Have you ever heard of the Mandela Effect? It is a psychological phenomena where a large group of people all misremember a certain detail or event. It was named after Nelson Mandela due to the amount of people that believed he passed away in prison in 1980 even though he lived for nearly thirty years after that. There are other common examples such as song lyrics, movie quotes, and brand names being different than people believe. You may even have experienced the Mandela Effect in your own life.
There are some people who believe the Mandela Effect is a government conspiracy or proof of mind control, but there are actual psychological explanations behind large groups of people misremembering the same information. One of the simplest explanations to understand is the misinformation effect. This is the tendency for people to believe or imagine something that is not real. This can come from false memories due to active imaginations, or from priming which is exposure to stimulus that influences a certain response.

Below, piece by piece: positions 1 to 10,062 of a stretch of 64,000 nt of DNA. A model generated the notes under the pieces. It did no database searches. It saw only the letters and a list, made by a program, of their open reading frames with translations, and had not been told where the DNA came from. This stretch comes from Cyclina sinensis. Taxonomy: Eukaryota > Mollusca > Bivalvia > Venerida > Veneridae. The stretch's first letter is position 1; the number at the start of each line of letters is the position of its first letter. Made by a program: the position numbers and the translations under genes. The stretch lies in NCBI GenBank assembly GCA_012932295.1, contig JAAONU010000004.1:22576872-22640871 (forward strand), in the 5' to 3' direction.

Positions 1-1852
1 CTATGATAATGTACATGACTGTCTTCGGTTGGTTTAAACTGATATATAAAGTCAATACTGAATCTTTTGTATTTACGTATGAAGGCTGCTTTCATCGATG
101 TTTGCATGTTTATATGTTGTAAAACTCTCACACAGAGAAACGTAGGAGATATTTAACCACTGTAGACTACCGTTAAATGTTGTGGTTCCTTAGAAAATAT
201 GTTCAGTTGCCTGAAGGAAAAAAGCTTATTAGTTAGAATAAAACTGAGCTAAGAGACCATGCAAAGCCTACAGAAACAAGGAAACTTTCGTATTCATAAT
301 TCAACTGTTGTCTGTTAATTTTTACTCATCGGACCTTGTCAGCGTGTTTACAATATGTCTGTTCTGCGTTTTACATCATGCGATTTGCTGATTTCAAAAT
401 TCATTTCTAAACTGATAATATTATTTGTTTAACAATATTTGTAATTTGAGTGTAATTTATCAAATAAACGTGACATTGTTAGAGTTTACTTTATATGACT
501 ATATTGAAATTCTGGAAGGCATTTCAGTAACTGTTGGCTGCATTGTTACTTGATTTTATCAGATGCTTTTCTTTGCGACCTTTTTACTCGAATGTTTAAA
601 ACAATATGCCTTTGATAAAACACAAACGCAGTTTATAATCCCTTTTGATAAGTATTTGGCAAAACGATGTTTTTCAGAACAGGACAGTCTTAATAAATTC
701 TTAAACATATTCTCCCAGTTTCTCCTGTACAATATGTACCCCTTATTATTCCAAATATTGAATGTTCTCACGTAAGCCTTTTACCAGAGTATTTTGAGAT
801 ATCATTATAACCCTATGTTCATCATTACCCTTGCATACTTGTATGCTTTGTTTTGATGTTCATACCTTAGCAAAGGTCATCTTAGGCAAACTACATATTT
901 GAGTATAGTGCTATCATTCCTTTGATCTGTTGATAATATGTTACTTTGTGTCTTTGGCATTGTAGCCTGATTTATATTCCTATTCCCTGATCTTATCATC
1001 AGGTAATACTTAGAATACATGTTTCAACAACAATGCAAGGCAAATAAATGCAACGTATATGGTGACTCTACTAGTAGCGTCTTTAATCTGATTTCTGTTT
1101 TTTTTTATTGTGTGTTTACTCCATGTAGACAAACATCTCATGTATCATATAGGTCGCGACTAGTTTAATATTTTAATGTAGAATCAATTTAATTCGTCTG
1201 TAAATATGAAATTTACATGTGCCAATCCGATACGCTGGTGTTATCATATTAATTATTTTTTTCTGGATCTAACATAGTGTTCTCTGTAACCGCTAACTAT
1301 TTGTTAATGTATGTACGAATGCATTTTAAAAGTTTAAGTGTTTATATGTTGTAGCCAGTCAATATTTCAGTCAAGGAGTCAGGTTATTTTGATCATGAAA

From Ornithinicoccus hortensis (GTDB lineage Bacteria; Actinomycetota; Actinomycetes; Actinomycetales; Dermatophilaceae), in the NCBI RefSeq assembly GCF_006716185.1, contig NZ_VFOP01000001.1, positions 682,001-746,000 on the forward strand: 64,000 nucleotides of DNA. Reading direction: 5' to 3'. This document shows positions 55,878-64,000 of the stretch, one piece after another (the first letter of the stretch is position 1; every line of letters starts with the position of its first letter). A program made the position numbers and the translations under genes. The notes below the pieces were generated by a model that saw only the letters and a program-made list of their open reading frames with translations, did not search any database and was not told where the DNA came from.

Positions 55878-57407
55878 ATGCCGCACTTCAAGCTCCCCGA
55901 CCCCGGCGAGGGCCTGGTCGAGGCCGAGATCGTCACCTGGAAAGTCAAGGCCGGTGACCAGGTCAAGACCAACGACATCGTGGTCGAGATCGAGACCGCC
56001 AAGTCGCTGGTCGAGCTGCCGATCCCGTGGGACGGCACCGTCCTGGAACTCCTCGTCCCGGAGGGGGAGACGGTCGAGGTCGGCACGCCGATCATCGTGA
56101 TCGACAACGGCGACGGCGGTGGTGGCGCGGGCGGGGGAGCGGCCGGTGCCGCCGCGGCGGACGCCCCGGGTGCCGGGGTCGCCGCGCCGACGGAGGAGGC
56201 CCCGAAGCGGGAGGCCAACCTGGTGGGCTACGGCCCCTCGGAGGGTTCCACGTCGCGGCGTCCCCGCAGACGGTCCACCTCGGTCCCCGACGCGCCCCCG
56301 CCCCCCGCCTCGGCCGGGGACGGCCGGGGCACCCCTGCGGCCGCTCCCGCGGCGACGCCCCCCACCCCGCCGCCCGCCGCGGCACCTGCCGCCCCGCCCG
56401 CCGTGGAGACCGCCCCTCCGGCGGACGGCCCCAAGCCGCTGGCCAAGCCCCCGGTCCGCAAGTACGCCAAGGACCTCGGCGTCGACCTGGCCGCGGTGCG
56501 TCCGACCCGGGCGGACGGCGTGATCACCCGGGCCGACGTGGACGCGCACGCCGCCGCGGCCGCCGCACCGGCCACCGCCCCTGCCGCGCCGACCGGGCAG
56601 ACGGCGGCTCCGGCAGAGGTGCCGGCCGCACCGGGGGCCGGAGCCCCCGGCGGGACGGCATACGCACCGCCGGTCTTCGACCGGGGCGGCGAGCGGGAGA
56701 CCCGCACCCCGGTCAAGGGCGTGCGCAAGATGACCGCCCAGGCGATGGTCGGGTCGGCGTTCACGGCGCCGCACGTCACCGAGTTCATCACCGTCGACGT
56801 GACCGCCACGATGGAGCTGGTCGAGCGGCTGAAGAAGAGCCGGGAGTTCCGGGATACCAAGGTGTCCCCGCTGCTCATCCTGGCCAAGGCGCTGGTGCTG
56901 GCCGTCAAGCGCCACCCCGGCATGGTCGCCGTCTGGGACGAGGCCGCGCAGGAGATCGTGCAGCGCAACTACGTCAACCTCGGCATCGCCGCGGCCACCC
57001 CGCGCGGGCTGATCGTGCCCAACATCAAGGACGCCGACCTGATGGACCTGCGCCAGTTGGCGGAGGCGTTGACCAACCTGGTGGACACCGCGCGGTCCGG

The Mandela Effect can also be a product of conformity. When large groups of people believe one way, you are more inclined to go along with them as to not feel left out. Over time, you may experience a source memory error and believe that you always felt the same way as the group. In any case, there are many explanations to the Mandela Effect that rule out government conspiracy. To avoid it in your own life, make sure to analyze your memories critically and fact check your information to ensure you are not falling victim to conformity.